Nasal Allergy Medications

  • Pharmacy Author:
    Omudhome Ogbru, PharmD

    Dr. Ogbru received his Doctorate in Pharmacy from the University of the Pacific School of Pharmacy in 1995. He completed a Pharmacy Practice Residency at the University of Arizona/University Medical Center in 1996. He was a Professor of Pharmacy Practice and a Regional Clerkship Coordinator for the University of the Pacific School of Pharmacy from 1996-99.

  • Medical Editor: Charles Patrick Davis, MD, PhD
    Charles Patrick Davis, MD, PhD

    Charles Patrick Davis, MD, PhD

    Dr. Charles "Pat" Davis, MD, PhD, is a board certified Emergency Medicine doctor who currently practices as a consultant and staff member for hospitals. He has a PhD in Microbiology (UT at Austin), and the MD (Univ. Texas Medical Branch, Galveston). He is a Clinical Professor (retired) in the Division of Emergency Medicine, UT Health Science Center at San Antonio, and has been the Chief of Emergency Medicine at UT Medical Branch and at UTHSCSA with over 250 publications.

What are side effects of decongestants?

Topical sprays sometimes cause burning or dryness in the nose. The most notorious side effect of topical decongestants is rebound nasal congestion. The longer someone uses the spray, the less effective it becomes and the more they need to use it in order to obtain the desired effect (virtually an addictive quality if used excessively). After prolonged use, the spray begins to cause more congestion than it relieves. The only way to break this cycle is to stop the medication. If the cycle is not broken, permanent changes can occur on the nasal membranes, which lead to a condition known as rhinitis medicamentosa. Rhinitis medicamentosa refers to an inflammation in the nose that is caused by the use of medications. Symptoms include severe stuffiness, burning, bleeding, and dryness of the nose.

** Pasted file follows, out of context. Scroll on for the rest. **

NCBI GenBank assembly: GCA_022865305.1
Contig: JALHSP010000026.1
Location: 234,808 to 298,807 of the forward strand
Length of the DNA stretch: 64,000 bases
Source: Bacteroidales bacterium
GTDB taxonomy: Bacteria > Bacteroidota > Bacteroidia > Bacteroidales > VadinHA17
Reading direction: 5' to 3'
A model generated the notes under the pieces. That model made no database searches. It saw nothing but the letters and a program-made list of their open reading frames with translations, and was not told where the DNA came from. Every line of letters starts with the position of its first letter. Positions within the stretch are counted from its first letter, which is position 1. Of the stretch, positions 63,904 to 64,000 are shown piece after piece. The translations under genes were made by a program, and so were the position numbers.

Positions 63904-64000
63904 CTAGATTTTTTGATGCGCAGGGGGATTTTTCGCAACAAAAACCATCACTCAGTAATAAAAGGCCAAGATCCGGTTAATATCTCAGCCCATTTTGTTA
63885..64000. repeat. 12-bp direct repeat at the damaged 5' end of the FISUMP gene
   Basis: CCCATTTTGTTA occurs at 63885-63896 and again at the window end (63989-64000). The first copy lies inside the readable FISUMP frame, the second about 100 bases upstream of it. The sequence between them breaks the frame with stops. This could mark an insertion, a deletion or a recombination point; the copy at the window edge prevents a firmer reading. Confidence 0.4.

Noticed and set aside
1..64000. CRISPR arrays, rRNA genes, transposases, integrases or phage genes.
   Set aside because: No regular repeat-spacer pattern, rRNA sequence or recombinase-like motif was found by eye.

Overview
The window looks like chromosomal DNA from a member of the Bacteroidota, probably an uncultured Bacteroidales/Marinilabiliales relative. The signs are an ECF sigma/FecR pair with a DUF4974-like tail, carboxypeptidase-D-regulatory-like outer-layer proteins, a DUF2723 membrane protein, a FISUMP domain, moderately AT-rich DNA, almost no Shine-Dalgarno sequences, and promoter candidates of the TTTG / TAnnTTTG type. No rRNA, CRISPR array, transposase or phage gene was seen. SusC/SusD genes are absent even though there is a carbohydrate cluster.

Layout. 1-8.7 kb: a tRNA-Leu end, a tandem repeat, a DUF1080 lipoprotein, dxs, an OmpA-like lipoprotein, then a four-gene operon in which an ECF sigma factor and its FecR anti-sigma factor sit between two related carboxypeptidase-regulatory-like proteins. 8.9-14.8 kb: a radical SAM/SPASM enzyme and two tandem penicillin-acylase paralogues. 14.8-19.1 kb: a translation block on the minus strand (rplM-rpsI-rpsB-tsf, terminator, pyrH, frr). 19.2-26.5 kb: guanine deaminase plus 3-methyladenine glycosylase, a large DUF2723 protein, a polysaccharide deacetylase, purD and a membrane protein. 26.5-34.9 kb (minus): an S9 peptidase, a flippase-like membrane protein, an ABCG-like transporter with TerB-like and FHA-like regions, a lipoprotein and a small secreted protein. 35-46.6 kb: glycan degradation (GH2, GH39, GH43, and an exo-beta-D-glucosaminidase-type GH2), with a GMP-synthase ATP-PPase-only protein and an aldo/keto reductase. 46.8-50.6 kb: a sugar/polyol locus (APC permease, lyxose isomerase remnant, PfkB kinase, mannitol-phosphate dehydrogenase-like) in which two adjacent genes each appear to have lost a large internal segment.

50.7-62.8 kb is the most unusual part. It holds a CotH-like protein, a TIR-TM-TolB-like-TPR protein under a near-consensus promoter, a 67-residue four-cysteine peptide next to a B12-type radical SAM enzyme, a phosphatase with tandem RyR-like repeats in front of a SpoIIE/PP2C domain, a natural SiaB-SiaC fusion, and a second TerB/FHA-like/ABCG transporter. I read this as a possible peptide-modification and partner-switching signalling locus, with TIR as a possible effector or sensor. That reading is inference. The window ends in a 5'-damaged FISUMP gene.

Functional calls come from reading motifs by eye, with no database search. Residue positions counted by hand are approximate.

Side effects from oral decongestants are more common and potentially more dangerous. They can stimulate the nervous system causing palpitations, insomnia, nervousness, and irritability. Some people may have trouble with urination and a decreased appetite. Although frequently mentioned, high blood pressure is not commonly caused or worsened by these drugs. However, any concerns regarding the side effects of these drugs should be discussed with the doctor.

What about combination antihistamine/decongestant preparations?

Pharmacy shelves are packed with combination preparations. They are useful for runny, itchy, and stuffy noses and are available OTC or by prescription. The liquid preparations are convenient for children as well as the elderly who may need a lesser dosage than is available in tablet forms. 12- and 24-hour preparations are available to make taking the medications more practical. Interestingly, the stimulant effect of the decongestant may counteract the drowsiness effect of the antihistamine and make the combination well tolerated; however, this may not occur in everyone so caution is indicated.

Common Antihistamine/Decongestant Preparations
Generation Brand Name R = Rapid Release; S= Sustained Release Antihistamine Decongestant
First Drixoral R dexbrompheniramine pseudoephedrine
ChlorTrimenton S chlorpheniramine pseudoephedrine
Second Allegra D S fexofenadine pseudoephedrine
Claritin D 12-hour S loratadine pseudoephedrine
Claritin D 24-hour S loratadine pseudoephedrine
Semprex D S acrivastine pseudoephedrine

Two broad categories of decongestants are available. Rapid release products need to be taken 3 to 4 times a day and provide a lower dose of both the antihistamine and decongestant. These medicines help people who are more troubled by side effects but they are less practical than the sustained release preparations, which need to be taken only once or twice per day.

Some combinations of these drugs may be more effective in some individuals, If an individual wants to try a new OTC antihistamine/decongestant combination, they should carefully read the label. Make sure the ingredients and the dosages are different from the ones they used to take. Otherwise, the person may be buying the same medication they took previously, only with a different name, color, shape, and price.

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